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A closer look at the pixel, the em, the % and the rem (root em).
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Type E:

02. The Unit Issue
A cast metal sort.
Above: A cast metal sort for an upper case ‘A’. © Andrzej Skwarczy
 

The pixel or the em – which unit should you use for font-size? And what about line-height, the CSS equivalent of leading? I’m asked these questions often, and whilst my practice has always leant towards the pixel, I decided it was time to review it. To this end I’ve taken a closer look at the pixel, the em, the % and the rem (root em) to consider which of these is the best unit to use for email design and development – starting with the pixel.

 
1: The Pixel.
 
The pixel has always been my unit of choice for font-size, as I’ve found it both consistent and reliable across most email and webmail clients. The font size of the text you’re reading is 13px, and for body text I would advise against setting it any smaller. Indeed, iOS Mail on the iPhone will resize text of 13px and below, increasing it to 14px. You can override this behaviour of course using the CSS property -webkit-text-size-adjust, designating a value of none, but if you do so, you must ensure that your text remains legible for your subscribers. For line-height on body text, I’ve found designating the font size plus a minimum of 6px creates a comfortable amount of space for the text to be read, gradually increasing it as the font size increases (so 19px on a font-size of 13px, 21px on a font-size of 14px etc.), though this can be awkward to maintain consistently over a range of font sizes. For this reason, I’ve started using the percent unit for line-height rather than the pixel, usually designating between 130% and 150% as follows, depending on the font-family:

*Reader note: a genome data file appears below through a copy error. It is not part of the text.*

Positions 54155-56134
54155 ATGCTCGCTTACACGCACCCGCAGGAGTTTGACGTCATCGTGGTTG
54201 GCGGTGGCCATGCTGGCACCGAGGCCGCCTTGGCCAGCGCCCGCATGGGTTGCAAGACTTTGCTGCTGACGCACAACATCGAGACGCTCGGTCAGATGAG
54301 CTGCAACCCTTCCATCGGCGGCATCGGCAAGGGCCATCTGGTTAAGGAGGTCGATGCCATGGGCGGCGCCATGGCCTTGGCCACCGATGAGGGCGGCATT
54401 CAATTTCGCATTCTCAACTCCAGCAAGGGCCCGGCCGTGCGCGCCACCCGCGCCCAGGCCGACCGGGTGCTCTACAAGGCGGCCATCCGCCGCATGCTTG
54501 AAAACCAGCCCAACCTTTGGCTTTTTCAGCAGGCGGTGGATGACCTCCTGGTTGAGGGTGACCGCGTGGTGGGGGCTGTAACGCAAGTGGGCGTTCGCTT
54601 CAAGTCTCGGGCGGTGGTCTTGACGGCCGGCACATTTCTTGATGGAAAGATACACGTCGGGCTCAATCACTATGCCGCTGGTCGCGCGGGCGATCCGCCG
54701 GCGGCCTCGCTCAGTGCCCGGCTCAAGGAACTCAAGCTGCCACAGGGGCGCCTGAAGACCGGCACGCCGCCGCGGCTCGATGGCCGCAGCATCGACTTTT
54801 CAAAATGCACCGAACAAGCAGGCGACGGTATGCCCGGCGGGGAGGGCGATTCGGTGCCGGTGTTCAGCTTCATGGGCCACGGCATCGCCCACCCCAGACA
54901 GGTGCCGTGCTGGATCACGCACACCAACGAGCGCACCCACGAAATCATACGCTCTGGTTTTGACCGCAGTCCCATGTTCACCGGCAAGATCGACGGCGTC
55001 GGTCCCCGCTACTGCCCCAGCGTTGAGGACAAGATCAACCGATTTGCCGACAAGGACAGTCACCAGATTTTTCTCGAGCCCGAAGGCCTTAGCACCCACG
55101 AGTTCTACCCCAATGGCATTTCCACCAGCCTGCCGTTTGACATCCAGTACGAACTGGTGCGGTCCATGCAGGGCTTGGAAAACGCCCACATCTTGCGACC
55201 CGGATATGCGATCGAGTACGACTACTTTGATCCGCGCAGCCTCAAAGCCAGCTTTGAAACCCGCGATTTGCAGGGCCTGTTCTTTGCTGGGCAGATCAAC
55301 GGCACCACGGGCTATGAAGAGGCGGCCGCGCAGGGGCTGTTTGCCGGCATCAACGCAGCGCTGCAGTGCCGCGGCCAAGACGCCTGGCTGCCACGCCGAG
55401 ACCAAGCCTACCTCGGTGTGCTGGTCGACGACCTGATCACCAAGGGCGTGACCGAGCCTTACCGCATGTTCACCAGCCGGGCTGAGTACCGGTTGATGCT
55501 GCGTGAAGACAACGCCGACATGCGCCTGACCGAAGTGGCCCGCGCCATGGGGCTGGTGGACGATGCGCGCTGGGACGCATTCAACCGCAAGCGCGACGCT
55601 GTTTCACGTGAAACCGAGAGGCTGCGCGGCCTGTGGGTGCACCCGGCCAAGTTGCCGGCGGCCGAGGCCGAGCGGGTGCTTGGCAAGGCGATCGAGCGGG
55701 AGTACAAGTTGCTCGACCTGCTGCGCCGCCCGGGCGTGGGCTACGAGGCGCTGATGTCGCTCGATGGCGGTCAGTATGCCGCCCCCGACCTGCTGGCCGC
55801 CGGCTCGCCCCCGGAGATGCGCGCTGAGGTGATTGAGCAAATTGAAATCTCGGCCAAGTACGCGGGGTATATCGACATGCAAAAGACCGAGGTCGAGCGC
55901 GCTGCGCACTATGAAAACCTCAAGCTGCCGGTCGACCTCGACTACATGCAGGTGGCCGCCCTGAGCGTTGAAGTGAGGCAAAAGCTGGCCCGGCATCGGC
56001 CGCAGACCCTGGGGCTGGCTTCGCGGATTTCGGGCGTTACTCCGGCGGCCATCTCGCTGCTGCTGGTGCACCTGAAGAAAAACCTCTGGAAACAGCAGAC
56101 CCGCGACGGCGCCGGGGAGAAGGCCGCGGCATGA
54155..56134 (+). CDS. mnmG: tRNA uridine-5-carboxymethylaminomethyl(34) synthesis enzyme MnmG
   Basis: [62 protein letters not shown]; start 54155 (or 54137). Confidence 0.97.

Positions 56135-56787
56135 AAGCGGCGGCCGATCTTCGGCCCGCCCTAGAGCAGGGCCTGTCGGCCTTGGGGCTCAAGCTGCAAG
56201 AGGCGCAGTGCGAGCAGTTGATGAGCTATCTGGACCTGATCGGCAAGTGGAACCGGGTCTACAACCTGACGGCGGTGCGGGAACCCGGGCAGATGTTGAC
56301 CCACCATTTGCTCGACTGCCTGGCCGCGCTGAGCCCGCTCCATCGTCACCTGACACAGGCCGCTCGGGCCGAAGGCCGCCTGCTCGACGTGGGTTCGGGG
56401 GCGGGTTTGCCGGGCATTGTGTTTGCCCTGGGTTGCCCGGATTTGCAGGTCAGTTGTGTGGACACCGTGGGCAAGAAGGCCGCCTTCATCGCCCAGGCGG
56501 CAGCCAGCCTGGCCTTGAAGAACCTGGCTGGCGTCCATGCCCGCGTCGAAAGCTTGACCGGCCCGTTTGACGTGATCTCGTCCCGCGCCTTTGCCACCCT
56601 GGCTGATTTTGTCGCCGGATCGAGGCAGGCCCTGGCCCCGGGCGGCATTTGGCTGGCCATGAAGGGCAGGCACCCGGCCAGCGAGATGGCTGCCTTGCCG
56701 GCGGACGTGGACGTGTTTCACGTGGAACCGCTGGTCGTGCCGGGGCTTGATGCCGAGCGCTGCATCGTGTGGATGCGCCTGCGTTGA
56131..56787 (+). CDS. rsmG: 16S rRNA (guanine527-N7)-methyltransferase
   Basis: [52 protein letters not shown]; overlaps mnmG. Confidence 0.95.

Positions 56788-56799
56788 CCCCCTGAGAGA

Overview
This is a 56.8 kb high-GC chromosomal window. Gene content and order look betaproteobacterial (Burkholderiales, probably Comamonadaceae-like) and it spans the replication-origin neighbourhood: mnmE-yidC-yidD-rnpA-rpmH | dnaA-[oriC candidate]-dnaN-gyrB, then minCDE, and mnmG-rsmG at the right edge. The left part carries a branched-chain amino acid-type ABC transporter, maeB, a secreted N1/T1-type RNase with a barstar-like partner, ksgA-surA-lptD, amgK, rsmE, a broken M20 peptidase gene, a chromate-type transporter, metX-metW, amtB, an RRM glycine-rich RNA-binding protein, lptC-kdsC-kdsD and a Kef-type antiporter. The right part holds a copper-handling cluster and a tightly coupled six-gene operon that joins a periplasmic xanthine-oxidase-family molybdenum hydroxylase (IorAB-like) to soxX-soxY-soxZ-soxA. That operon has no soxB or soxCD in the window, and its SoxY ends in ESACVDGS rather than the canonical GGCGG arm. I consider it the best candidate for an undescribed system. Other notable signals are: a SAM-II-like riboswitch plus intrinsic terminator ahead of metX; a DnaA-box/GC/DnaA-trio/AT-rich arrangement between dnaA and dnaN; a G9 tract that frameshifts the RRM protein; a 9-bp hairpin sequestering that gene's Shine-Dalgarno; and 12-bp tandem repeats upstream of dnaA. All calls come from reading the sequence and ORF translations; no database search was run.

<td style="font-size:13px; line-height:150%;">
 
Using percentages for line-height is really useful, as it ensures that ‘leading’ is consistently proportionate to each of the font sizes in the email.
 
font-size isn’t everything!
 
Typography in Email
Typography in Email
 
It’s worth noting that the visual size of a font is not only affected by the font-size property, but also the font-family property. Both the examples above have been designated a font-size of 30px, but they are clearly different. Once again, this illustrates the importance of testing your email code.
 
Pixel ProsPixel Cons
  
Consistent and reliableline-height is awkward to designate proportionately across a range of font sizes
 
 
Type Anatomy
B.
Upper Case ‘B’
Font: Adobe Caslon Pro.
  1. Stem
  2. Crossbar
 
2: The Em.
 
Unlike the pixel which is an absolute (or fixed) unit, the em is a relative (or variable) unit, in that its size is determined by the font-size it’s ‘related’ to, which in turn has to use an absolute (or fixed) unit. Using the em within email is a two step process.
 
The first step is to define a font-size with a value and an absolute (or fixed) unit for the em to relate to, and this should be specified and styled inside an opening <td> tag as follows:
 
<td style="font-size:13px; line-height:1.5em;">
 
The second step is to style the text within the table cell with the em, inside an opening <span> tag as follows:
 
<span style="font-size:1em;">Your text.</span>
 
The text within the pair of <span> tags styled with the em is now ‘related’ to the font-size in the opening <td> tag, and will therefore render the text at 13px.
 
13px Em  1em